- the risk of human TB infection being acquired from unpasteurised milk and milk products has changed with the increase in M. bovis in cattle,
- the risk to human health from M. bovis in unpasteurised cows’ milk and milk products is very low,
- the risk to human health from M. bovis in unpasteurised sheep, goat and buffalo milk and milk products is likely to be very low however, due to a lack of data on these species there are more uncertainties associated with this assessment.
10.3 In the ensuing discussion Members agreed that the presentation of the document was helpful in assimilating the data and evaluating the conclusions presented and was a more useful way of looking at the data in a consistent manner. Members supported the conclusions made in the risk assessment. It was noted that in some cases there was difficulty in the use of terms like ‘low’ as this was a qualitative judgement dependent on consumers’ interpretation. In paragraph 53 it was noted that the second bullet should be amended to read ‘severe mastitis is likely to involve a reduction in milk production’. In relation to the unknown infectious dose for immunocompromised individuals it was suggested that this was probably, at most, the same as for the general population and likely to be considerably less.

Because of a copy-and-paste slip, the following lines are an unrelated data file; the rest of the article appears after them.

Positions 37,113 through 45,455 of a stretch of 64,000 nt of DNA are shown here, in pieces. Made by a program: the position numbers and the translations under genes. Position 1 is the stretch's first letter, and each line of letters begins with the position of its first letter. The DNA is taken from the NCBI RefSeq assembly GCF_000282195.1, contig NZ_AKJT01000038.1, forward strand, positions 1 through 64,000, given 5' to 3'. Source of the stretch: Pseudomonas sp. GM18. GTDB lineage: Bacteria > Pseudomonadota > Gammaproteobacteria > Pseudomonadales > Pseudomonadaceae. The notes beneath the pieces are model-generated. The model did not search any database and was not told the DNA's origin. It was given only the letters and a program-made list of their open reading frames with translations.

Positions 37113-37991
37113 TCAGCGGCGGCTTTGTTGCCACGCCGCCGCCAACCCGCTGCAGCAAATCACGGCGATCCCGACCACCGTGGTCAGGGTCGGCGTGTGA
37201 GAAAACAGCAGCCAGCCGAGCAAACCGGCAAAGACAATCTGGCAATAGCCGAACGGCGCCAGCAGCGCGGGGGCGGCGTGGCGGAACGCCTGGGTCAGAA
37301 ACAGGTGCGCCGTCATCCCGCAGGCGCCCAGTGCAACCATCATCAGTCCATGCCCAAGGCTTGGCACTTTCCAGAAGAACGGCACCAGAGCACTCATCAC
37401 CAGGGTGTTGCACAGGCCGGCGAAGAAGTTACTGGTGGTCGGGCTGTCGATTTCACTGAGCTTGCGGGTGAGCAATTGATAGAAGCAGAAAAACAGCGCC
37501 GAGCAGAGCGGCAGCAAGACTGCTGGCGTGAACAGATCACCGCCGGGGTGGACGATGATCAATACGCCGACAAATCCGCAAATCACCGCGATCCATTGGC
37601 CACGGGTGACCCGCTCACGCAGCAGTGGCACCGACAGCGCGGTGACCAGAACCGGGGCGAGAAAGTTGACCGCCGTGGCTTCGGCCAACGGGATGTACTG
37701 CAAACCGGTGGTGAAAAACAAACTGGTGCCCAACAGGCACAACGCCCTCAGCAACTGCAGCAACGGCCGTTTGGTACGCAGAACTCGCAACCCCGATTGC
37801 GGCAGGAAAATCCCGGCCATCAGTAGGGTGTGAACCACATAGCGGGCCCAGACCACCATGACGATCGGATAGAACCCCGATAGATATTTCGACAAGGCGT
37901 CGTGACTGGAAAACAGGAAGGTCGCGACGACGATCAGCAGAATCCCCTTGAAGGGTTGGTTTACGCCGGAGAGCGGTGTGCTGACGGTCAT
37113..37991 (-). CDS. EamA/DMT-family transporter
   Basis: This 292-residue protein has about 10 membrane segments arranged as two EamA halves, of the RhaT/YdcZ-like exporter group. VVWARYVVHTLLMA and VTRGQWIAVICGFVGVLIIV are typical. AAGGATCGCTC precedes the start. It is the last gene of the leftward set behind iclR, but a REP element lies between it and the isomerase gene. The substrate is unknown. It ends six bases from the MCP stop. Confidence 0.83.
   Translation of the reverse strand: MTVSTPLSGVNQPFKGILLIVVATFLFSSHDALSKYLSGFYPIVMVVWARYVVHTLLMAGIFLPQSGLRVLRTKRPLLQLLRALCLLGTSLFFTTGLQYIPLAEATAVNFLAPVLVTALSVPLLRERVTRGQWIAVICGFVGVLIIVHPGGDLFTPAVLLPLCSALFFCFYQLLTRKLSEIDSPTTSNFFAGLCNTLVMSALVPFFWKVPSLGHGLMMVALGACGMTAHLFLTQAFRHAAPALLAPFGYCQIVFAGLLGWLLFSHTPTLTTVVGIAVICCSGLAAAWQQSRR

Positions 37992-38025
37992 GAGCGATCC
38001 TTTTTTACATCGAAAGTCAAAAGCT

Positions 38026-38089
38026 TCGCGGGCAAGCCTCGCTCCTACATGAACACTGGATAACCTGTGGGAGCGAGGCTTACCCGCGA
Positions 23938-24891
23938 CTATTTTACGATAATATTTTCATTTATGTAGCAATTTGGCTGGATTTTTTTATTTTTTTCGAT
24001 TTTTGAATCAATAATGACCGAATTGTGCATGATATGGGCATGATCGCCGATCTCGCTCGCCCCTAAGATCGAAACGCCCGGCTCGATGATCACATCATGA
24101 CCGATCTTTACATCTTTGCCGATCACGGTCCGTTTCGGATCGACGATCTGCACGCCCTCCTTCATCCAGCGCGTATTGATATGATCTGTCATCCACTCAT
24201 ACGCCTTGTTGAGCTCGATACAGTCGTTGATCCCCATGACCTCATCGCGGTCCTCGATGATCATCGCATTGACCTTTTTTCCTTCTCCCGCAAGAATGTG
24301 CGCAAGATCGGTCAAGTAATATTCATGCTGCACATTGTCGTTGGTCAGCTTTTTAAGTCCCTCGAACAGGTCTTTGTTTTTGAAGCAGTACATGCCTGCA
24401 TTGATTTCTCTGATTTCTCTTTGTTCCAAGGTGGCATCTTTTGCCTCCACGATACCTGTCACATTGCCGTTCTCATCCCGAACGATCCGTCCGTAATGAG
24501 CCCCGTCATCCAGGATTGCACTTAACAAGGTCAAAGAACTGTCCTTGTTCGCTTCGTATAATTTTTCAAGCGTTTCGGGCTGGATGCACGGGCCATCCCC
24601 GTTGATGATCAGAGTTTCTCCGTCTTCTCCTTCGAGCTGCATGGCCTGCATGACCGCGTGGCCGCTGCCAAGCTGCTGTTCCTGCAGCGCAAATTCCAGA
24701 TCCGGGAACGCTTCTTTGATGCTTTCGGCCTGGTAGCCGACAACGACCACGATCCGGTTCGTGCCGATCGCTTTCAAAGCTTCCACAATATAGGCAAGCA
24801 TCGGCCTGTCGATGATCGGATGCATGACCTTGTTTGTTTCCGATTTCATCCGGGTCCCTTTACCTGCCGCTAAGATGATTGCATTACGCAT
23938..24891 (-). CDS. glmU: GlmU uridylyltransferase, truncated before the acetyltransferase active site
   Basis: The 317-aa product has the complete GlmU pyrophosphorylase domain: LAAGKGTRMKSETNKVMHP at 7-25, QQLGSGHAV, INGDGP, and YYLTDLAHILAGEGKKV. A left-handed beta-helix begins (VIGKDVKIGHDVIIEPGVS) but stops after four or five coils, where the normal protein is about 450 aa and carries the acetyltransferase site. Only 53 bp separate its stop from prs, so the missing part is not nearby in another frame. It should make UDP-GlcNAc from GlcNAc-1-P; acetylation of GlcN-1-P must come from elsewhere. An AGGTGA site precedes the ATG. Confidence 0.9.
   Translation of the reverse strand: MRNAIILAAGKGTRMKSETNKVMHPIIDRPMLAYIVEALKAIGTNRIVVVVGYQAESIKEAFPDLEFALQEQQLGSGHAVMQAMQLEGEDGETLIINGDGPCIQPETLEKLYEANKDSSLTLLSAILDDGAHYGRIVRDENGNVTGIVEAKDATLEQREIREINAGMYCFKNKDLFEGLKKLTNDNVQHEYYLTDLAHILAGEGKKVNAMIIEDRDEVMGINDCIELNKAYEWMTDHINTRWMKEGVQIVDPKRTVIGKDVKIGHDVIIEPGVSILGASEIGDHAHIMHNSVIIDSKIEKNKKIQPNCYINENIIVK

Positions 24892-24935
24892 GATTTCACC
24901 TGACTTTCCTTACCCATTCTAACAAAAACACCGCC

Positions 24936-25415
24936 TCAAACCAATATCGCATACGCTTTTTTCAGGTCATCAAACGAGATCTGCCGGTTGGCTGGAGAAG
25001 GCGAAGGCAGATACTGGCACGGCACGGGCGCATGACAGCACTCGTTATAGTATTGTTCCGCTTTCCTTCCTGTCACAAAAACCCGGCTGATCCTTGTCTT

10.4 In summarising the Chair noted that the Committee supported the conclusions of the risk assessment and found the format of the revised document much clearer. In some instances in the absence of quantitative data use of terms such as ‘low’ and ‘very low’ were all that could be supported, based on a qualitative judgement of the data. Following the minor amendments suggested by the Committee the risk assessment conclusions should go forward for consideration by the FSA Board. The Chair highlighted that the Committee would be revisiting risk assessment formats at a later date.